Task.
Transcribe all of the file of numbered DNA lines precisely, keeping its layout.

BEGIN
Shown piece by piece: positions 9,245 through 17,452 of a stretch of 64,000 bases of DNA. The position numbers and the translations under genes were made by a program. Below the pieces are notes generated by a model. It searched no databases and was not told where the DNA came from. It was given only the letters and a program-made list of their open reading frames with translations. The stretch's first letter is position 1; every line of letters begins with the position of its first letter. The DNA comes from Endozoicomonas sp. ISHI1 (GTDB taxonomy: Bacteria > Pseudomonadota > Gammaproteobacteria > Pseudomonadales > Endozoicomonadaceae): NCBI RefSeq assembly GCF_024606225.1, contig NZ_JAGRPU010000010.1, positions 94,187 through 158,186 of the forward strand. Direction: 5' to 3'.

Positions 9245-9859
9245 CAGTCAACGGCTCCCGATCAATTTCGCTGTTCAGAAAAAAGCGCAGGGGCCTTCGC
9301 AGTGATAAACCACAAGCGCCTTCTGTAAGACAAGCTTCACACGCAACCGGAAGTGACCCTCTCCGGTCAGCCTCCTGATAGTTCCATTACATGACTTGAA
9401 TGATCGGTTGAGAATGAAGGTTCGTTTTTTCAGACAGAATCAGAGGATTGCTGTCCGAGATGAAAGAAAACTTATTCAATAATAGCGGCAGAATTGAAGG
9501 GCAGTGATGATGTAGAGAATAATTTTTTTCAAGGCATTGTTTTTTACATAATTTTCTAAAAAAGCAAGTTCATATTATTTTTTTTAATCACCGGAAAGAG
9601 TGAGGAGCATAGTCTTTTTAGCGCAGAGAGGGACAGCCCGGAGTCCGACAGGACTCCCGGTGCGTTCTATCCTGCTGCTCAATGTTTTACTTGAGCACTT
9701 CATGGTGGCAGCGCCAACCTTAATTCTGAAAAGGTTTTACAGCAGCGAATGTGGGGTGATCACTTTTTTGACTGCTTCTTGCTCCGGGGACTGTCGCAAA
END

Shown piece by piece: positions 9,245 through 17,452 of a stretch of 64,000 bases of DNA. The position numbers and the translations under genes were made by a program. Below the pieces are notes generated by a model. It searched no databases and was not told where the DNA came from. It was given only the letters and a program-made list of their open reading frames with translations. The stretch's first letter is position 1; every line of letters begins with the position of its first letter. The DNA comes from Endozoicomonas sp. ISHI1 (GTDB taxonomy: Bacteria > Pseudomonadota > Gammaproteobacteria > Pseudomonadales > Endozoicomonadaceae): NCBI RefSeq assembly GCF_024606225.1, contig NZ_JAGRPU010000010.1, positions 94,187 through 158,186 of the forward strand. Direction: 5' to 3'.

Positions 9245-9859
9245 CAGTCAACGGCTCCCGATCAATTTCGCTGTTCAGAAAAAAGCGCAGGGGCCTTCGC
9301 AGTGATAAACCACAAGCGCCTTCTGTAAGACAAGCTTCACACGCAACCGGAAGTGACCCTCTCCGGTCAGCCTCCTGATAGTTCCATTACATGACTTGAA
9401 TGATCGGTTGAGAATGAAGGTTCGTTTTTTCAGACAGAATCAGAGGATTGCTGTCCGAGATGAAAGAAAACTTATTCAATAATAGCGGCAGAATTGAAGG
9501 GCAGTGATGATGTAGAGAATAATTTTTTTCAAGGCATTGTTTTTTACATAATTTTCTAAAAAAGCAAGTTCATATTATTTTTTTTAATCACCGGAAAGAG
9601 TGAGGAGCATAGTCTTTTTAGCGCAGAGAGGGACAGCCCGGAGTCCGACAGGACTCCCGGTGCGTTCTATCCTGCTGCTCAATGTTTTACTTGAGCACTT
9701 CATGGTGGCAGCGCCAACCTTAATTCTGAAAAGGTTTTACAGCAGCGAATGTGGGGTGATCACTTTTTTGACTGCTTCTTGCTCCGGGGACTGTCGCAAA